Biden names Ketanji Brown Jackson, DC appeals court judge, to Supreme Court
President Biden will nominate Ketanji Brown Jackson, a federal appeals judge in Washington, D.C., to the Supreme Court, setting up the likely seating of the nation’s first female Black justice.
The White House made the announcement official Friday morning. Biden is expected to deliver remarks introducing Jackson as his nominee on Friday afternoon.
“Judge Jackson is an exceptionally qualified nominee as well as an historic nominee, and the Senate should move forward with a fair and timely hearing and confirmation,” the White House said in its statement.
For Jackson, her nomination culminates a meteoric rise through the federal judiciary following just eight months on the U.S. Court of Appeals for the D.C. Circuit, a role she was chosen for after eight years as a federal district judge in D.C.
Biden’s decision caps off a month of closely held deliberations at the White House over a replacement for Justice Stephen Breyer, who is due to retire at the conclusion of the Supreme Court’s current term this summer.
Jackson, a former Breyer clerk, is expected to round out the court’s liberal wing, which also includes Sonia Sotomayor, 67, and Elena Kagan, 61. At 51, Jackson would also bring youth, diversity and likely a more liberal outlook than the 83-year-old Breyer, known for his judicial modesty and pragmatism.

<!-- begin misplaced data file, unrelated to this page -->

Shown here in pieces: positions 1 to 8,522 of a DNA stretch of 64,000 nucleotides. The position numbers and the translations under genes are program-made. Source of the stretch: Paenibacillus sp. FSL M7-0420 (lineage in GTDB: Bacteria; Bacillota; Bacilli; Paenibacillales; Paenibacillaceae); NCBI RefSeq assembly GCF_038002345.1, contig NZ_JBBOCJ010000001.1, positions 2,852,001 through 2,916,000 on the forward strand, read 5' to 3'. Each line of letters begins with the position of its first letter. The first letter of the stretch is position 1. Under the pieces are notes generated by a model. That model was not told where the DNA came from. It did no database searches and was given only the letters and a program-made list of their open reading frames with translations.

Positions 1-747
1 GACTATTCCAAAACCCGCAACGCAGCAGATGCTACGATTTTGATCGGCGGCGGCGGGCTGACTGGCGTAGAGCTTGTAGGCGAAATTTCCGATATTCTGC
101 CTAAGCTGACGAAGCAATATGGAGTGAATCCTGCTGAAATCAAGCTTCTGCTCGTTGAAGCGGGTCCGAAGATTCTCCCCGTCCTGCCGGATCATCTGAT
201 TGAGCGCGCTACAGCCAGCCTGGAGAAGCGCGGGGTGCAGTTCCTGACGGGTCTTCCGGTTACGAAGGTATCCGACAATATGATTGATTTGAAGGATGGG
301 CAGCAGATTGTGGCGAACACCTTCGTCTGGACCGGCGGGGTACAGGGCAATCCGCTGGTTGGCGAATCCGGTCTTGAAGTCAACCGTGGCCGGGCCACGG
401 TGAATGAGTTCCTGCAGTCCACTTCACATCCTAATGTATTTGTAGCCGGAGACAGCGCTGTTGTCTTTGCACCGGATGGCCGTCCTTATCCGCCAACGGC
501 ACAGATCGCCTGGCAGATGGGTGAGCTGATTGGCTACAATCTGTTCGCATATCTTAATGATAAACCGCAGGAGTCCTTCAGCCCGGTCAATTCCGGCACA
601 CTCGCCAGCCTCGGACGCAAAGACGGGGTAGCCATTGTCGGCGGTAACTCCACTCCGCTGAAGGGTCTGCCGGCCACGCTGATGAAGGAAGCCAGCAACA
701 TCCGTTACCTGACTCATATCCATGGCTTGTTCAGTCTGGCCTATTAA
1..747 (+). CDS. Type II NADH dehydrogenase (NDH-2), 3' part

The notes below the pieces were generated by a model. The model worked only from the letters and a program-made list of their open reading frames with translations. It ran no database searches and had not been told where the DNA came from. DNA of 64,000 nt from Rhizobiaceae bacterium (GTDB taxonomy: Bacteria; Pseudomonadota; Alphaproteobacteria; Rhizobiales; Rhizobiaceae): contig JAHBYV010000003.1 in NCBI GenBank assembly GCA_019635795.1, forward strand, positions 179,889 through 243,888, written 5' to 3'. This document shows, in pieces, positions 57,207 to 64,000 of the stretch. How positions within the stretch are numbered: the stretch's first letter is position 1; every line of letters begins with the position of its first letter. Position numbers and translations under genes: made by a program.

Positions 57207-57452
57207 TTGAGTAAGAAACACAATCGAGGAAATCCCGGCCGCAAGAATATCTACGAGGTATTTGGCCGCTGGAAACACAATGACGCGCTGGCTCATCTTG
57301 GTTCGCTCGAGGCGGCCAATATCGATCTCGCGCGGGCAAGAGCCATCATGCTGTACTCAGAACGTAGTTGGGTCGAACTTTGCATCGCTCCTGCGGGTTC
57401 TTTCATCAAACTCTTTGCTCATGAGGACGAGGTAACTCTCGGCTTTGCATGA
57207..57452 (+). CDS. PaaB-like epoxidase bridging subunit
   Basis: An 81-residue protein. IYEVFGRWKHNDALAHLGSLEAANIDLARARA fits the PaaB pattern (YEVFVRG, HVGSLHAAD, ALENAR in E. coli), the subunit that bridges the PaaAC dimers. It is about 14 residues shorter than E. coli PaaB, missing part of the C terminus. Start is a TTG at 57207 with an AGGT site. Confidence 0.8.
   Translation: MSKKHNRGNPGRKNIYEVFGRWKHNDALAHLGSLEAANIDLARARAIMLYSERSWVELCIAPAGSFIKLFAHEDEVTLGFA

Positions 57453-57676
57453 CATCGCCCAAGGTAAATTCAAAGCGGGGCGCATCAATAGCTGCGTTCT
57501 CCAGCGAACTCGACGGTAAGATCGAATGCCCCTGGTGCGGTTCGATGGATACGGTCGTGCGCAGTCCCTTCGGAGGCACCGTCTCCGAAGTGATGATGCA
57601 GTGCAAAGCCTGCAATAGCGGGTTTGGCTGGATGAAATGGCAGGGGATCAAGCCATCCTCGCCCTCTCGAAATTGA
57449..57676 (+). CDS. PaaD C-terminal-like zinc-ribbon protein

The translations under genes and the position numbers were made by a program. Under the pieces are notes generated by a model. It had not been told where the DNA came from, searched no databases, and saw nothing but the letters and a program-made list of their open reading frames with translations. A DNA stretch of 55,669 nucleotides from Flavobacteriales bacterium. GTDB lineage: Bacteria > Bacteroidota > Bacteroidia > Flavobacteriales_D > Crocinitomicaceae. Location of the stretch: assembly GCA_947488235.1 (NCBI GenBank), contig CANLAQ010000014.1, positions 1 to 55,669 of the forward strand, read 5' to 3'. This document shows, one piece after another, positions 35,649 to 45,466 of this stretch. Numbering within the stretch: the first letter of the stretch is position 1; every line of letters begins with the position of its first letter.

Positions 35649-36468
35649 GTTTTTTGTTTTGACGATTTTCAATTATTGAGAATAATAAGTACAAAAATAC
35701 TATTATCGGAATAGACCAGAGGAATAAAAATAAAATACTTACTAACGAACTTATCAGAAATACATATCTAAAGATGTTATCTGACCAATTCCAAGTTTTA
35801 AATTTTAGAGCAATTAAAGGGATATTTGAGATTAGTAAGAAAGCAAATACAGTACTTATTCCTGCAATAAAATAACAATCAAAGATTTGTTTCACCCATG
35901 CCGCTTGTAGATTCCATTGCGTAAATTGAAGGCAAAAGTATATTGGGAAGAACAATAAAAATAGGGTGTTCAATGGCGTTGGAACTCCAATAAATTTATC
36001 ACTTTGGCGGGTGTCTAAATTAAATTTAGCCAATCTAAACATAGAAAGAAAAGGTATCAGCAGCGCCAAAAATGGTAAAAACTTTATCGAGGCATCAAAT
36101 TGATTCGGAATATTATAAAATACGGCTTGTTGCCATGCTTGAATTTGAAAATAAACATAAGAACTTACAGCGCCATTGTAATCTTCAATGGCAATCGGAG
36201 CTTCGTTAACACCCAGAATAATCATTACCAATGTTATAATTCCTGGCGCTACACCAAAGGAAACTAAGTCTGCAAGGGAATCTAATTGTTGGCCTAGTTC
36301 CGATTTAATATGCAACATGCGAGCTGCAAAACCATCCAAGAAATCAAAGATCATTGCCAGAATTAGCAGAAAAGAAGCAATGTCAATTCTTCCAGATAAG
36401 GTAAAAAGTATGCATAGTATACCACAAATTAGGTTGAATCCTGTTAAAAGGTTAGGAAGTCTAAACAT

Biden’s choice of Jackson delivers on his 2020 campaign vow to make history by nominating the first Black woman to the Supreme Court. Other candidates he considered for the role included J. Michelle Childs, a U.S. district judge in South Carolina, and California Supreme Court Justice Leondra Kruger.
Jackson’s addition to the Supreme Court would not fundamentally shift its 6-3 conservative majority balance. But if she proves to be ideologically to the left of Breyer, it could reshape the three-member liberal minority and alter the court in more subtle ways.
Biden’s selection sets in motion what is likely to be a polarized Supreme Court confirmation process in the 50-50 Senate.
During her confirmation hearings to the D.C. circuit last spring, Jackson faced a grilling from Senate Republicans, some of whom trained their fire on her decision in a case involving a congressional subpoena to compel the testimony of former Trump White House counsel Don McGahn.
In what was the most consequential opinion of her career up to that point, then-U.S. District Judge Jackson sided with the Democratic-led House committee pursuing McGahn, ruling in a blistering 120-page decision that former President Trump could not bar McGahn’s testimony, with an admonishment that “presidents are not kings.”
Since then, she joined a unanimous three-judge D.C. Circuit panel that rejected Trump’s bid to block his administration’s records from being handed to the House committee investigating the Jan. 6 pro-Trump attack on the Capitol, a ruling the Supreme Court left intact.
Prior to becoming a judge, Jackson spent two years as a federal public defender in D.C.
Court watchers who previously spoke to The Hill about Jackson emphasized her reputation as a fair, balanced and serious judge who would not be swayed by a case’s political dimensions.
CNN’s Jake Tapper was the first to report Biden’s plans to nominate Jackson on Friday. A source familiar with the plans confirmed them The Hill prior to Biden’s formal announcement.
—Updated at 10:19 a.m.